Saturday, April 13, 2024

Beef programme steaming ahead

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Informing New Zealand Beef reaches halfway mark in seven-year programme.
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THE Informing New Zealand Beef programme is on a mission to give breeders and farmers genetic tools to help produce great tasting beef and drive production efficiency and increased profitability.

The seven-year programme has a goal to boost the NZ beef sector’s profits by $460 million over the next 25 years. 

Supported by Beef + Lamb NZ, the NZ Meat Board (NZMB) and the Ministry for Primary Industries’ Sustainable Food and Fibre Futures fund, the programme has reached the halfway mark. 

General manager farming excellence at BLNZ Dan Brier said in addition to developing a beef genetic evaluation system to support a sustainable beef farming industry in NZ, the Informing New Zealand Beef (INZB) programme is creating easy-to-use tools to enable data to be efficiently collected, managed, analysed and used by farmers to make profitable decisions.

“The start of the programme was impacted by the covid-19 pandemic so it’s been really good to see INZB hitting its stride and we’re making good progress developing tools to put into farmers’ hands,” he said.

“The key achievements so far include the development of new traits, extension materials so farmers have the opportunity to use this information on their own farms, as well as advances in technology and genetics software.

“We have developed new genetic indexes for the industry to use and now have a prototype version of nProve for beef,” Brier said.

One of the most exciting and satisfying aspects of working in the programme has been the level of engagement with farmers.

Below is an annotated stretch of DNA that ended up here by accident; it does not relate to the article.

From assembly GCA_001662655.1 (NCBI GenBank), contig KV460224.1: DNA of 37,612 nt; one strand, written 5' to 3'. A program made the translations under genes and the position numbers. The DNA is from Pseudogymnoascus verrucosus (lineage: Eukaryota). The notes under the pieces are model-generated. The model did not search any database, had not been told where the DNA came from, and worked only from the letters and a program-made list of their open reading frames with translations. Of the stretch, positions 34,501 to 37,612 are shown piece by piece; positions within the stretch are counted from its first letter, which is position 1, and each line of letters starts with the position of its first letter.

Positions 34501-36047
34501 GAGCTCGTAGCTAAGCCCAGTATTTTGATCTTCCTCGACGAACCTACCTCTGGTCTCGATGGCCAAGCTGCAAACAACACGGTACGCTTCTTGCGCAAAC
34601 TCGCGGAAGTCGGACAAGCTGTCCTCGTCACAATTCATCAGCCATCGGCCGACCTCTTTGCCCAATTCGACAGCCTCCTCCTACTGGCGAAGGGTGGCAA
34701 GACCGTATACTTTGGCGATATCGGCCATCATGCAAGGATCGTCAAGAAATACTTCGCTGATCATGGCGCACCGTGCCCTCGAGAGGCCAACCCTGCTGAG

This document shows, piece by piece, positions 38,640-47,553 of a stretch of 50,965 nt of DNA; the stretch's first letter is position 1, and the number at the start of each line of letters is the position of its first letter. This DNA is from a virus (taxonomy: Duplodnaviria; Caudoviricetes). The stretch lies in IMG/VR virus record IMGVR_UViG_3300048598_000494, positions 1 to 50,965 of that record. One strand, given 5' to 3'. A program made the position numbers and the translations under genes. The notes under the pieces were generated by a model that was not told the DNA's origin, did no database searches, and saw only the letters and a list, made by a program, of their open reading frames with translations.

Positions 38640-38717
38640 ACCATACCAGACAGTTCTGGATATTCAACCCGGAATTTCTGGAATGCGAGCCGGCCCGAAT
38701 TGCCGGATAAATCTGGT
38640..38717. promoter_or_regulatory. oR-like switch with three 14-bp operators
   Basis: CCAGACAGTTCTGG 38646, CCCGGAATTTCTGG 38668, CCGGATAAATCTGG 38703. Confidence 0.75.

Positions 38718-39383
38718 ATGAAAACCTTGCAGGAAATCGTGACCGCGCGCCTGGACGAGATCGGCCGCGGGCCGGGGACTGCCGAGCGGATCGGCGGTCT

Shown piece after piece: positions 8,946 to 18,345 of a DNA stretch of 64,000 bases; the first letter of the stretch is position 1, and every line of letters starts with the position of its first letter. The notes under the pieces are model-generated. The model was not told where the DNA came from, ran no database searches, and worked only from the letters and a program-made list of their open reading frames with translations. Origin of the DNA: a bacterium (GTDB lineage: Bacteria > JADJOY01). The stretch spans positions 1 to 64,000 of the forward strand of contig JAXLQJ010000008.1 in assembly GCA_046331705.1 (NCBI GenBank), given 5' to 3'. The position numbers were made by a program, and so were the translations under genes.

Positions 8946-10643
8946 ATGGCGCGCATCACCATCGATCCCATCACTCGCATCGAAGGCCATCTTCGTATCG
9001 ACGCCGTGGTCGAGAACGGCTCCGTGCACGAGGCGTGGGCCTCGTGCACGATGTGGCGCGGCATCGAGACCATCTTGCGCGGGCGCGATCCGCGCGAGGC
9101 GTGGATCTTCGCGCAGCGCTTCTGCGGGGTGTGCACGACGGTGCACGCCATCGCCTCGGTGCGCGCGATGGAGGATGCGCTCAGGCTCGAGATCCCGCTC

“We have a real laser focus on our goal of boosting the NZ beef sector’s profits by $460 million over the next 25 years. 

“Key to that is engaging with breed societies and stud breeders. We have put a lot of time and energy into making that as successful as it can be and the response has been excellent.”

“Progeny testing is well established at two farms and this is delivering important information to underpin evaluations. 

“In particular, these progeny tests will allow farmers to compare bulls across various breeds using the same scale.”

The programme is also bringing more commercial farmers into the programme.

“This year we have more than 20 Better Beef Buying workshops planned across the country, getting new information and content to commercial farmers.

“We have commercial farmers involved in a project providing data back to stud farmers. This increases the amount of data that stud breeders can use for their on-farm selection and increases the quality of bulls available for sale.”

The programme is on the way to creating new traits, in particular body condition score for cows and is prototyping new greenhouse gas-measurement Portable Accumulation Chambers technology.

A project using new technologies to monitor animal movements so INZB can develop new fertility traits is also underway.

“These traits are very important to farmers but are currently very hard to measure and assess,”

Brier said.

He said it takes a project like INZB to get that out of the “too hard” basket and actually happening.

Over the next year or so, farmers will begin to see a range of tools and information including the publication of the indexes and prototypes and cross-breed analysis.

“We will have data coming from the new trait development work and expect to see the body condition work in use by the end of the programme. 

“We are also looking forward to farmers being able to access bull information from the same nProve tool they are currently using for sheep.

“There will be more commercial farmers submitting data for stud breeder decision-making and we also hope to expand the fertility work to more farmers, collecting data through using tags.”

Meanwhile BLNZ chair Kate Acland is urging farmers to have their say on NZMB funding for the programme and the board’s proposals ahead of the upcoming annual meeting on March 15. 

The NZMB is recommending contributing up to $700,000 towards the INZB programme and also providing up to $1m for a new facial eczema research programme.

“Funding for the projects is derived from investment income from the $76.9m of financial reserves that we manage on behalf of NZ farmers,” Acland said.

“These funds have two purposes. Firstly, as a contingency fund for the industry to restore international market confidence following a catastrophic event such as a foot and mouth outbreak, and secondly, as a fund for industry good projects.

“As part of this funding process, we’re required to seek farmer views, so we’d really value feedback.”

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